Humans use morals and ethics to determine “right” from “wrong” on an individual as well as a cultural basis. An individual belief of right and wrong is derived from life long experiences; and influenced by culture, religion, parents, schools, relationships, etc. Cultural beliefs of right and wrong are a consensus of those beliefs in a nation or region, which can, and do vary widely between different cultures. These concepts also vary over time...
...history about how to deal with humanrights violations? Your answer should make reference to at least 3 historical case studies.
To fully understand what the question is asking we must first define what is meant by ‘HumanRights’ and what constitutes a violation of these rights. Once this essay has defined what a humanrights violation is it shall then go on to describe periods in history where there has been a clear breach of a peoples humanrights and describe what society has learned from these events.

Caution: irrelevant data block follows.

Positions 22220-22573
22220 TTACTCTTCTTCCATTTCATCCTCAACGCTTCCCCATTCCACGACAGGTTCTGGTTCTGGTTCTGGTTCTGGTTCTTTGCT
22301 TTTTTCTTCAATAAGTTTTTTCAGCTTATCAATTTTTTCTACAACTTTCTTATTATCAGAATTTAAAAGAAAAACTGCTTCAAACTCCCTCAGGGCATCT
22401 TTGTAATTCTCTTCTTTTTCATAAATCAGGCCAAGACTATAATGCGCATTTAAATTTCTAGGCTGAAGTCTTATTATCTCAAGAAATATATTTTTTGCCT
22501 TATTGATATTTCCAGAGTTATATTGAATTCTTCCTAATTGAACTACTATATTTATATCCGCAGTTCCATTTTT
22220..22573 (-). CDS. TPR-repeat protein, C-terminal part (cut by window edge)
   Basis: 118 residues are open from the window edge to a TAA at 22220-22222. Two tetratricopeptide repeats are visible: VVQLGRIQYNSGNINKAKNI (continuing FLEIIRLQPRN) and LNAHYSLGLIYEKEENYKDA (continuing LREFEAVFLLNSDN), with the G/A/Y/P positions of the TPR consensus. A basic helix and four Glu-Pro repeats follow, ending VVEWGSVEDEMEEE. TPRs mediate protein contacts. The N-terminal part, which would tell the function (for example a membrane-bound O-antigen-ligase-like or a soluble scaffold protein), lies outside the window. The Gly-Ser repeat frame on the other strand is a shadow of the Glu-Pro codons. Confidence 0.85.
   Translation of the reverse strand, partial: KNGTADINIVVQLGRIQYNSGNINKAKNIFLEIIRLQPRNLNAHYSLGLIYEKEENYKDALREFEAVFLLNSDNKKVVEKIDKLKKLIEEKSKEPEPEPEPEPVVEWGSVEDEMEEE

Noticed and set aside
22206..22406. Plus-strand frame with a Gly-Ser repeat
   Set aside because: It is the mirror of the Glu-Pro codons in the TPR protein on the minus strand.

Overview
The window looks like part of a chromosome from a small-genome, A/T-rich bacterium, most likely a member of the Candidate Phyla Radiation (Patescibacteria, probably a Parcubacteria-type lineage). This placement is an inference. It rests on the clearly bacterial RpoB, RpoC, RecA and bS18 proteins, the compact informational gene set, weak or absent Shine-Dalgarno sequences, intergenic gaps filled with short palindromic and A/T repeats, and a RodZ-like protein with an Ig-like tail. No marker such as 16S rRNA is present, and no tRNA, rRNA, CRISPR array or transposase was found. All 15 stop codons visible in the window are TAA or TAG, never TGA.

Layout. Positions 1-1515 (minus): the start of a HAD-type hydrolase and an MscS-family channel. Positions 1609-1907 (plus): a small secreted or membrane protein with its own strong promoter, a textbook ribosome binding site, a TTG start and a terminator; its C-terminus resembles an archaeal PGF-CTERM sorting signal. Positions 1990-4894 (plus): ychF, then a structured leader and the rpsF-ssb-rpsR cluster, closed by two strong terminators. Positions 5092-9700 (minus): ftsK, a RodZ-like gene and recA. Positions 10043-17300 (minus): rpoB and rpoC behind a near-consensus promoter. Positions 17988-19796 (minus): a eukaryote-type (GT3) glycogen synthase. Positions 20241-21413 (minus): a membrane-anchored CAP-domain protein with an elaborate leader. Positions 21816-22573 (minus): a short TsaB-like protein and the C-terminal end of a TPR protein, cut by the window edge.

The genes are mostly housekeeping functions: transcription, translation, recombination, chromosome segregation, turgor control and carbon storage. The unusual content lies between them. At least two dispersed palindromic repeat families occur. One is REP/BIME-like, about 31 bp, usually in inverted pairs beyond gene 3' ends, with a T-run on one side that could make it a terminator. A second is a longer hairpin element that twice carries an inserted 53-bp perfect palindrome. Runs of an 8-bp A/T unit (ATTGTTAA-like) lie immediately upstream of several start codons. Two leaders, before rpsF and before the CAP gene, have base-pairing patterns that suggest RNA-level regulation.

Peter Baehr, An author and professor of HumanRights from the Netherlands defines humanrights as “internationally agreed values, standards or rules regulating the conduct of states towards their own citizens and towards non-citizens…Humanrights tell states what they may not do, but also what they are supposed to do.”(Baehr, 1999. P1). Humanrights as we know them came about at the end of World War two as a consequence of the reign of the National Socialists in Germany who killed more than six million Jews, gypsies, homosexuals and political opponents. It was the greatest scale of fundamental humanrights violations in modern times. The acts committed in this period of time helped permanently...